One more thing, a proper cover for your tank is a necessity. Bichirs have a tendency to jump out of the water. Without a sturdy lid, they will end up on the ground.

Tank Setup

Substrate

Bichirs are bottom feeders. So, the best kind of substrate would be sand. Not only is it soft, but also harmless if ingested accidentally.

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Moreover, it helps to mimic their natural habitat. The choice of sand is up to you, but it is always better to have a contrasting foreground.

Ensure to avoid any pH-altering substrates as they prefer the water close to neutral.

Plants

Most freshwater plants are viable as they have little to no business with plants. They only use them to hide and lay eggs.

Anubias Nana, Java fern, and Cryptophyte plants are common choices for many fish keepers.

Author Note- Do not overcrowd the tank with plants, or they will not have enough space to swim freely, which will make them agitated.

Decorations

A few commonly used decorations like mossy driftwood, boulders, or rocks can be placed inside. These can also be used as a shelter to hide if they feel uncomfortable.

Pro Tip- Try to avoid decoration with sharp edges.Bichirs have poor eyesight and can bump into them accidentally, hurting themselves in the process.

Filtration and Apparatus

Bichir fish prefer softer water and a pH close to neutral. Thus, a reliable monitoring system along with a highly efficient filtration kit would be the best possible move.

You can also use an automated buffer delivery system. It will periodically release chemicals to keep the acidity in check.

Suitable Companions

These fish stay close to the bottom of the tank mostly. So, preferably you can keep middle- or top-dwelling fishes with them.

Any bottom-dwellers will trigger their territorial aggression, and will result in the harassment of that fish. Maybe even prey upon them. So any kind of catfish or Plecos is out of the equation, especially if they are small.

A few suitable companions are –

Pro Tip-Ensure not to add too many tank mates as they will eat most of the food before it reaches the bottom. Or else, you will have to manually feed them.

FAQs

How many Bichirs can live together in the same tank?

Well, it depends upon the size of the tank. If it is big enough, you can accommodate a few. However, people generally do not keep more than two in a 50-gallon tank.

Can Bichir live without an air pump?

Yes, they can easily live without an air pump. They have specialized set of lungs which they use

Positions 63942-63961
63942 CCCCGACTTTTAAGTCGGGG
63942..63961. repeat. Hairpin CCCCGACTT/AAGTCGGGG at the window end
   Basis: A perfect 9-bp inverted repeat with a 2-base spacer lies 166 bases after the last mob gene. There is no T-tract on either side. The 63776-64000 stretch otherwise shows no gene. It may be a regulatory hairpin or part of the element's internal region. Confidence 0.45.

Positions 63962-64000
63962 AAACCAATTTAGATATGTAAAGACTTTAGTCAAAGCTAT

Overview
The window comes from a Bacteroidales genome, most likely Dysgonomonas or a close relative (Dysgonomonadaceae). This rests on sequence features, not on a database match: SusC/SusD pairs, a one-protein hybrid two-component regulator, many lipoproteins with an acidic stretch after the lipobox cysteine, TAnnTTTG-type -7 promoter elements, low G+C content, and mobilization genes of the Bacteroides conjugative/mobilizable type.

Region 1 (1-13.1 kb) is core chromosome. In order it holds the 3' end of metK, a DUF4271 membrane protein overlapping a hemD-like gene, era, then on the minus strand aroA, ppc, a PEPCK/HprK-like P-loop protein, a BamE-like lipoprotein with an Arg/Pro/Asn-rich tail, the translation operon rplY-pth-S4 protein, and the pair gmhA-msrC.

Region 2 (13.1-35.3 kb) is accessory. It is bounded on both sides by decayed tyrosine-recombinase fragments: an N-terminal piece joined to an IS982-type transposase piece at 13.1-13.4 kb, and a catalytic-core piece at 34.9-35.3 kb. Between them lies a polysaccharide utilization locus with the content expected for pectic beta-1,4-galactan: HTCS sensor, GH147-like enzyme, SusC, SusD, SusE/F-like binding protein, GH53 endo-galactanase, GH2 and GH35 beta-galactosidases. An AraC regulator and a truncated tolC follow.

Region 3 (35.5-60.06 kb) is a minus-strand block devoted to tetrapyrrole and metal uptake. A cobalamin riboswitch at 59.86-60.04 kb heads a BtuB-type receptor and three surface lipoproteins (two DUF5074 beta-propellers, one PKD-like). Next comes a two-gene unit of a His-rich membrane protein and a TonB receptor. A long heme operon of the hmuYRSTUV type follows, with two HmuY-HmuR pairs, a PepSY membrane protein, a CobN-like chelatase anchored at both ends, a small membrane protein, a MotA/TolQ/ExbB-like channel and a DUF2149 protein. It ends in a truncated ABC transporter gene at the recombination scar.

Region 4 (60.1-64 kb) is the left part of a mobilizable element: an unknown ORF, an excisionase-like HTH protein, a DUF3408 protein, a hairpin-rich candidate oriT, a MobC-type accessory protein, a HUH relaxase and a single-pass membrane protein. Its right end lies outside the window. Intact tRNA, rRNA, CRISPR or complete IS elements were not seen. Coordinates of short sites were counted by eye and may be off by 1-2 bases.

to take up air out of water. So they have no issues with low oxygen concentration of water.

Can Bichir live with Tetras?

Bichirs can live with Tetra but ensure it is a big tank. But you should keep in mind that Bichirs are carnivorous and will not hesitate to hunt small fishes.

Do Bichirs have teeth?

They do have teeth but it is more like patches or rows of tiny teeth which look like hair. So, they are mostly used for grabbing stuff rather than tearing or chewing.

Conclusion

Bichirs are a fine addition to any tank. Its unique appearance does make your tank stand out, and it is not very difficult to care for them.

Many fish keepers who do not know about these stunning fish species hesitate to get them for their tank because they look savage.

They are quite hardy by nature. So a slight fluctuation in water conditions will not bother them. And if the conditions are close to ideal, they will last longer without any issues.

Interestingly, if you wish to see your pet Bichir come out of water, you can build yourself a paludarium, which is a vivarium for both terrestrial and aquatic life.

Occasionally they will come out for a gulp of fresh air. And if they see fit, they will stay there for a while and roam around on their stumpy little pectoral fins.

About the Author

Victoria Lamb

Victoria is a freshwater aquatics specialist, fish keeper, and amphibian enthusiast. She has had more than 6 years of experience caring for aquariums and keeping several fish species, and her home boasts of 3 aquariums and a garden pond. Her goal is to educate fish owners on raising healthy and happy aquatic pets.

Career Highlights:

  • Has worked with several aquarium manufacturers as a consultant
  • Organized and hosted workshops on freshwater fish keeping at retail stores, educational facilities, and libraries
  • Released content for the amphibian community through her writings

Educational Highlights:

Bachelor of Science in Animal Behavior and Welfare

  • University of Lincoln, Lincoln, UK (2014-2018)

Writing Experience

Victoria has done ghostwriting for many aquarium and pet websites in the past. She has also worked for Canada's largest natural health magazine- ALIVE, with 300,000 monthly circulations as a freelancer. She had six published articles on animal behavior and welfare during her graduation for her thesis.